Cooling Off A Hot Head
We’ve all been there – in a situation where somebody annoys the crap out of us. That little voice in your head goes off…
Are you freakin’ kidding me? Can you believe what she just did to me? What is this person thinking?! Hell, sometimes we even say that stuff out loud. I find myself coaching clients on this dilemma all the time. And as a human, I certainly face these situations myself. The big question is, how do you handle it? What do you do when other people’s bad behavior starts affecting yours?
What a jerk!
A few months ago, I walked into the drugstore to pick up my monthly prescription, only to find the last thing I wanted to see: a long line. At the front of it, I spotted a new employee at the cash register who was clearly the cause of the hold-up. As the minutes passed and we all stood there in line, I started to get annoyed. Why was New Girl taking so long? Why weren’t they opening another cash register? The whole line was huffing and puffing!
Finally, it was my turn. I told New Girl my name, but for some reason, she couldn’t find my prescription. At that point, I was beginning to show my annoyance. I told her it was a monthly auto-refill, and that it should be right there, just like always. She still couldn’t find it. The whole time I was thinking … What is wrong with this place?! Can you believe this?! There are 10 people in line behind me! New Girl went to ask her boss, the head of the pharmacy, but I could see he was busy discussing a TV show he had watched the night before. Did she try to get his attention? Noooooo! She stood there like she had all the time in the world, patiently waiting for him to spoil the season finale of his show.
When she finally came back with my order, I glared at her and said, “You’ve got to be kidding me. Can’t you see this line? Could you be moving any slower?!”
And she looked at me like I was out of my mind. As if I was the problem! I paid her and walked out of there thinking, ”What’s wrong with these people?!”
Maybe it’s you
Ten minutes later I was driving back to my home office, but in my head I was still in the pharmacy, going over and over what happened. Uh-oh, I realized. This was a very serious sign that maybe it was me who did something wrong. At HG, we have a rule about this – if you mumble something three times, you need to take a step back and review. So I dissected the behavior – mine and hers.
I thought about it and realized that New Girl is, by definition, new at her job. And she was probably too much of a chicken to interrupt her new boss. She must have felt so overwhelmed trying to manage the long line of customers, and there I was at the front of it, wagging my finger at her lousy job. I was so focused on my own perspective, and intent on making the case for my righteous indignation, that I didn’t see how I was behaving towards her.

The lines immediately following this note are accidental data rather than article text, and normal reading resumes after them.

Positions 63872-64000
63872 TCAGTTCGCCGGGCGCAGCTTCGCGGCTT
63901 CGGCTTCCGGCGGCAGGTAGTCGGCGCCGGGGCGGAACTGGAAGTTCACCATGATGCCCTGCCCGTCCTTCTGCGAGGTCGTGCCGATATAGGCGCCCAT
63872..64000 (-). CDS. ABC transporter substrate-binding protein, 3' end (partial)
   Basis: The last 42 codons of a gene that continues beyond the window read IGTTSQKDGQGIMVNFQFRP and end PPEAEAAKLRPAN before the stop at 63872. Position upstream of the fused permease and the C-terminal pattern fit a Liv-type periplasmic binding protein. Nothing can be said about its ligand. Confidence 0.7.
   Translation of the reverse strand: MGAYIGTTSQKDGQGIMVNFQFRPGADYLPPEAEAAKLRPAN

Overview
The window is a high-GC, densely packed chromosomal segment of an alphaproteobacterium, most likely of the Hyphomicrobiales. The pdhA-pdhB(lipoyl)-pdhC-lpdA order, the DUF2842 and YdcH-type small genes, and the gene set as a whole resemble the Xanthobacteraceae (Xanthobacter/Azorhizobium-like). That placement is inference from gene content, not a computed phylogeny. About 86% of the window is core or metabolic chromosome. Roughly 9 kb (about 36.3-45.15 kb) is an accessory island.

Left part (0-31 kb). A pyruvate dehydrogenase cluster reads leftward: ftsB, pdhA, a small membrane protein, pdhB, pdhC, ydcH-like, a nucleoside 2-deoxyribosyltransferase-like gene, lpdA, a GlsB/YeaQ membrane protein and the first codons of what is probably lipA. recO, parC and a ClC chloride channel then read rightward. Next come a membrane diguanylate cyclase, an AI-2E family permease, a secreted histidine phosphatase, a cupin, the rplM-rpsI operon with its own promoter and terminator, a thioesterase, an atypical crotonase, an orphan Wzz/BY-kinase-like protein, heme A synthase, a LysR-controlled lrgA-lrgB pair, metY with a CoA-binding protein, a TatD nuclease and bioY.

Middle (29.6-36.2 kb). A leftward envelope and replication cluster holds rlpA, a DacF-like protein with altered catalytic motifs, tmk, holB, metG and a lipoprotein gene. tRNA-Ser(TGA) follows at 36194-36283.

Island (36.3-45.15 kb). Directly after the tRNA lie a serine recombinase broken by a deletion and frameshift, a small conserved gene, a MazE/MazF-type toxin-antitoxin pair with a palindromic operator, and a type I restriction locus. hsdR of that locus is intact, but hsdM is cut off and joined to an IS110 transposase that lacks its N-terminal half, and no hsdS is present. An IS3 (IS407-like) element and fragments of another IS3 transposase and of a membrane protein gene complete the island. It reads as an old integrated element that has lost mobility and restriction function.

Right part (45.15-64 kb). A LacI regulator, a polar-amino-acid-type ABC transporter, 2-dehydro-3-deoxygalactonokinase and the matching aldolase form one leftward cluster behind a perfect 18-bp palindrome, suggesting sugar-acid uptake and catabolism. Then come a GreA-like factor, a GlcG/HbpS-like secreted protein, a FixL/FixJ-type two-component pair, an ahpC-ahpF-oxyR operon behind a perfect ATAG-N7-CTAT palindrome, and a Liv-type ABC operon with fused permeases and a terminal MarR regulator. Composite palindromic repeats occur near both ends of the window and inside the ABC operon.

The jerk here isn’t her, I thought. It’s me! And I realized that I probably should go back and apologize to her in person. But, I still wasn’t ready to accept all the blame.
Off the hook
What was going on in my head is what happens to most people when we get a result we don’t like – we blame. It’s THEIR fault, not ours. It never has to do with us. And we think like that because it gets us off the hook for our own bad behavior. Then we walk around mad, blaming whatever we don’t like on someone or something else.
But here’s the catch: your results are caused by what you think. Not just influenced, CAUSED. And if you’re walking around pissed off and thinking people are jerks, what kind of result do you think that’s going to produce? Back at the pharmacy, the result I was looking for was better service. It is very unlikely that I would have gotten that result by acting out and being a jerk to New Girl. Now, I’m not suggesting that people shouldn’t be held to account. That’s super important. Could she have done a better job? Sure. But the point is that I could’ve done a better job, too. WAY better. The truth is, I lost my patience in the long line and allowed myself to become annoyed. Then I lashed out at New Girl and blamed her for my own bad behavior.
But my behavior is my own to deal with. I’m the only person who can be held accountable for how I want to show up in the world. Do I want to be that impatient, snarky customer who ruins a new employee’s day? Certainly not. So I decided to do something about it.
Turning it around
I made a u-turn and headed back to the drug store. I walked up to the counter and came face-to-face with New Girl, who looked at me like a deer in headlights. Oy. That’s exactly what I came back to fix. I said, “Oh my god, I am so sorry! And I came back to apologize to you, you did not deserve my wrath, please forgive me.” And she gave me a big smile, said it was alright, and also apologized for the long wait. I instantly felt better, and I could see she did too. Poof: I had transformed myself from Crazed Customer back to being The Best Beth. It was that easy.
Next time you find yourself in a situation like mine, where you are convinced that someone is being a total jerk, I urge you to take a step back and consider a different perspective. Ask yourself what, if anything, you might have done to create this situation. What could you have done differently so that the other person would have to respond accordingly?
There is an alchemy that occurs in all relationships – any single element you add will inevitably cause a reaction and alter the outcome. Set a standard for who and how you want to be in your interactions, regardless of what’s going on around you.
Suffice it to say, the old me would NEVER have driven back to that pharmacy to apologize for losing my cool. I’m not just proud of the way I owned up to my behavior with New Girl, I’m proud of how far I have come in my own quest to be nicer and more patient. I’m not perfect, but today I’m a way better Beth than I’ve ever been, and that feels awesome.
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